I Am AIA:
Michele is an Architect at BuildingWork, with over 13 years of experience in architecture and urban planning. With a broad range of experience in institutional, commercial, and residential work, she embraces any opportunity to solve complex code problems in creative ways. She is passionate about designing spaces that enhance and contribute to our community. Within AIA Seattle, she chairs the Membership Steering Committee and JE:DI Council, and is active on the Member Advancement Committee and Women in Design. Outside of work, you can find Michele exploring the Pacific Northwest on foot or by sailboat.
WHAT IS THE VALUE OF AIA TO YOU?
I value the ability to connect with other like-minded professionals in the region to work together toward positive change in our profession and the built environment. I am continually impressed by the thoughtfulness, diligence, and passion of my AIA colleagues.
WHY DID YOU JOIN AIA SEATTLE?
Our chapter has positioned itself as a leader within AIA by taking a strong and proactive stance on addressing climate change. I wanted to be part of the conversation.
HAS YOUR CAREER TAKEN YOU ANYWHERE YOU DIDN’T EXPECT?
Seattle! As I was finishing up my undergraduate degree on the east coast, I was recruited for an intern position at a local firm. I decided to take a chance and move out west for a 6-month experiment. Fifteen years later and with no plans to leave, I’d consider the experiment to be successful!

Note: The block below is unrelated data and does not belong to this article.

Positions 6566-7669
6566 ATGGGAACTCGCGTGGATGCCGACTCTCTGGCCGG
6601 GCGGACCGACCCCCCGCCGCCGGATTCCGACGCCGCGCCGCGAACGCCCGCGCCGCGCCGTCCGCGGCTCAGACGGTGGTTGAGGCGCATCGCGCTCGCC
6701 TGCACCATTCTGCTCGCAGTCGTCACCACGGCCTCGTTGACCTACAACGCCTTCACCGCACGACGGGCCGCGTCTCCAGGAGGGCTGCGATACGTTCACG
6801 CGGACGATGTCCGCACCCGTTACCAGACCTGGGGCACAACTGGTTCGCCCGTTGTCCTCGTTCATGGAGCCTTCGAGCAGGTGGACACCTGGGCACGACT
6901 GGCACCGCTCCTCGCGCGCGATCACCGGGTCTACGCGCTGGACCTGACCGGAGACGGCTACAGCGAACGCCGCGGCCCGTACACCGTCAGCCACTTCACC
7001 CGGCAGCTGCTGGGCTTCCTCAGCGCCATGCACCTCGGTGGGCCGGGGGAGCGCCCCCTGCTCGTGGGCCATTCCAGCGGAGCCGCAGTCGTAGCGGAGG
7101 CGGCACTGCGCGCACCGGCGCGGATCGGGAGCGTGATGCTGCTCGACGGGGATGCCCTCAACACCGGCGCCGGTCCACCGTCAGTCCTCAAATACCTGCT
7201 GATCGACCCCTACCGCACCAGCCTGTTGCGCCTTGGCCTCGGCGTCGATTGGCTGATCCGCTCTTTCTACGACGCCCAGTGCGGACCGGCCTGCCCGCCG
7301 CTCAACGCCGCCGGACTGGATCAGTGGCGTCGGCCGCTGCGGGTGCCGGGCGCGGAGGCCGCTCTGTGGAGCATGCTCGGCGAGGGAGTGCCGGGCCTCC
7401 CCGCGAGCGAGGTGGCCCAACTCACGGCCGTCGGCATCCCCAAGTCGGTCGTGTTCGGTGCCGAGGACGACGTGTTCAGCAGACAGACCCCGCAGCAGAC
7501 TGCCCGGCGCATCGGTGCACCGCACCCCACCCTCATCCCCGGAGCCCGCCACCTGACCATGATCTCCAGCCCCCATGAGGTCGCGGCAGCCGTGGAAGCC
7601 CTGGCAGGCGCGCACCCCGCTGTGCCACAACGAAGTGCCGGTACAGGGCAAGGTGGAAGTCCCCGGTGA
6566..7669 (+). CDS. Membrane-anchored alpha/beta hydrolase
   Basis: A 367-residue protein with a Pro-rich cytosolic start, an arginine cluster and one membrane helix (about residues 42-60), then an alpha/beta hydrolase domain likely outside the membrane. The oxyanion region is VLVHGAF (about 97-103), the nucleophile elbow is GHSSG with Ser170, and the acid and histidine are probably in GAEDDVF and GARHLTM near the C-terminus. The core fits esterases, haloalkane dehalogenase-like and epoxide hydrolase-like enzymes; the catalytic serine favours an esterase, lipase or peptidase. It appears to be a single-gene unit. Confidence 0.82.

CAN DESIGN SAVE THE WORLD?
Design thinking can save the world. The wicked problems we’re faced with—climate change, economic inequity, and systemic racism, to name a few—can’t be solved with simple panaceas. Truly effective and feasible solutions will require the kind of thinking we use in the design world: holistic, iterative, collaborative, creative, and practical. Expanding design thinking outside the traditional boundaries of design can lead us to the solutions that ultimately will make the world a better place.
WHAT DO YOU HOPE TO CONTRIBUTE FROM YOUR WORK?
Architects have an outsize effect on people’s lived experiences, since we design (or don’t design) the spaces where people spend most of their waking and sleeping hours. My driving goal as an architect is to improve people’s daily lives by making the spaces where they spend their time more beautiful and functional.